Francona discusses contract's opt-out clause
Manager clears some speculation, says he would not use clause as leverage
CLEVELAND -- Indians manager Terry Francona wanted to end some of the speculation about his contract situation on Friday. With team president Mark Shapiro reportedly on the Blue Jays' radar for their pending presidential vacancy, Francona's future has been a hot topic of late.
Francona's contract includes a clause that allows the manager to opt out of his deal in the event that Shapiro or general manager Chris Antonetti are no longer a part of Cleveland's front-office structure. Francona said Friday that he would not use that clause as leverage if Shapiro were to depart the Indians for another job opportunity.
"Just to be real upfront, because I think it's [important]," Francona said prior to Friday's game against the Angels, "when I came here, I think I was pretty honest about the fact that I came here because of Mark and Chris. It was my relationship with them, that's what originally brought me here. Because of that, I guess I wanted a little -- I don't know if protection is the right word, it might be -- but just in case the organization decided to go a different way, [I asked for the opt-out clause]."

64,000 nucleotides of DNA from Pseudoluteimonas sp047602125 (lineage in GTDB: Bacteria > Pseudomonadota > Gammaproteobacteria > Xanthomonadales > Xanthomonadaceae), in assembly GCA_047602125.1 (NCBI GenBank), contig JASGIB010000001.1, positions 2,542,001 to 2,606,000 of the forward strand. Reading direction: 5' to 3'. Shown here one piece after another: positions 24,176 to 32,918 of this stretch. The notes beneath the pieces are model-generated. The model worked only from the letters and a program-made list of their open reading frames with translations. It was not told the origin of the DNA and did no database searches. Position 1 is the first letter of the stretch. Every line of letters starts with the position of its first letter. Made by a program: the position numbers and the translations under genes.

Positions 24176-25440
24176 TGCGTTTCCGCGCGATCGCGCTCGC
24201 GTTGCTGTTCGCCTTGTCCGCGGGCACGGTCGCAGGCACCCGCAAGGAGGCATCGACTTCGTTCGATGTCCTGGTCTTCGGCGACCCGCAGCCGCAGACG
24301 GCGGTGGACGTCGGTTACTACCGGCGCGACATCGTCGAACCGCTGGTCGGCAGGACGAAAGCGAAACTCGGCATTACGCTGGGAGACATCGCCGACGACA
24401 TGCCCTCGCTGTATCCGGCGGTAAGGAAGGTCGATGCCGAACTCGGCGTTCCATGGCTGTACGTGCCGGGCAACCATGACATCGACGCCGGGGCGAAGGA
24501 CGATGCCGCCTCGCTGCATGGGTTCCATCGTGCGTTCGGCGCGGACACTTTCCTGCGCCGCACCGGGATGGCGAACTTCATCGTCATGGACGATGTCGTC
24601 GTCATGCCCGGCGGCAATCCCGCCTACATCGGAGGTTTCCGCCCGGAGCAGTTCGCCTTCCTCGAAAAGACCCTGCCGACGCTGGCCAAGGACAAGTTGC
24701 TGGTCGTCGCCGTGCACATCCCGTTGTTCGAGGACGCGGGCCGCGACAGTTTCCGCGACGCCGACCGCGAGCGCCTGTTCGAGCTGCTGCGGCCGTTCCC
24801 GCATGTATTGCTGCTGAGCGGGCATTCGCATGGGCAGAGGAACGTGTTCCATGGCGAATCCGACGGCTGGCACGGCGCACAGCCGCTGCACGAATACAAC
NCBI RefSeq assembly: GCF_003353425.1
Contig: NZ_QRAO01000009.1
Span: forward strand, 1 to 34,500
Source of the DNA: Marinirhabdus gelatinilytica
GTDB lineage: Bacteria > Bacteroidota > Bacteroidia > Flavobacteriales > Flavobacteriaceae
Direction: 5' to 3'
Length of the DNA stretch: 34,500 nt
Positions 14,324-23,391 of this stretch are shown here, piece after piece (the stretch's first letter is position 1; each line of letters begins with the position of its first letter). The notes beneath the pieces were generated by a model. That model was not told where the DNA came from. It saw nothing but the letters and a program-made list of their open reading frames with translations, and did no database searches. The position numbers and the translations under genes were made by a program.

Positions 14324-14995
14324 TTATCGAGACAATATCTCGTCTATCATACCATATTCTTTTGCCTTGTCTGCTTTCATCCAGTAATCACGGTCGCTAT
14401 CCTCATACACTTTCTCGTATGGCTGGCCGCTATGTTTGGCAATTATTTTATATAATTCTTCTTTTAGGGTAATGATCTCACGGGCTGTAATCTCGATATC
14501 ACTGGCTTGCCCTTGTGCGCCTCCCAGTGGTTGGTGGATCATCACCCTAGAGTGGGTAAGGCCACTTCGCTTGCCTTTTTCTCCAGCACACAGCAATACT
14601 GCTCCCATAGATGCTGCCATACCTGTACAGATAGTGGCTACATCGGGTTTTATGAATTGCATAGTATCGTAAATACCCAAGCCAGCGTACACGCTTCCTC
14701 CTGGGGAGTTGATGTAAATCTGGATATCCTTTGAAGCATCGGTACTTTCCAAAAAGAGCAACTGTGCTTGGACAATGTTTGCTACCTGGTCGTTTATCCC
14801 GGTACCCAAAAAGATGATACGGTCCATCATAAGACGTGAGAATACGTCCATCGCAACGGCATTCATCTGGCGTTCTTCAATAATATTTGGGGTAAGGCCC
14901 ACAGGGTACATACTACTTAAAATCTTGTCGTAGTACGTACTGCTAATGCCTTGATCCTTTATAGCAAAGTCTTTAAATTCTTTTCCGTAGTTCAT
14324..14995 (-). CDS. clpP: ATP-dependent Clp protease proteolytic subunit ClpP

Francona said that was his only specific request when the Indians put together his contract prior to the 2013 season and later hammered out an extension for the manager that runs through at least the 2018 season. Francona's current deal also includes team options for '19 and '20.
"That's the only thing I asked in my contract," Francona said. "I think sometimes guys get like country club memberships or whatever. I wanted that [clause]. They were nice enough to kind of work with me on that. Since I've been here, my relationship with [Shapiro and Antonetti] has certainly grown, but also with the other people here, to the point where, I guess my point is, I would never use that as leverage. That was not the spirit of the way it was written, nor would I use it like that.
"I mean, if Mark's not here, there's a time I guess to talk about that, and things like that, but I think part of maybe one of the reasons Mark maybe would even think about leaving is because I think he's confident that things are in place the way we have worked so hard to do it. So I hope that answers that. The way it was meant, I would honor, and I have no intention of ever using something like that as leverage for another job, because I don't want to."
The Blue Jays will be looking for a new team president this offseason, when the organization's current president and CEO, Paul Beeston, is expected to retire. Last week, a report surfaced indicating that Shapiro is a "strong candidate" for the job. Shapiro has declined comment on the situation.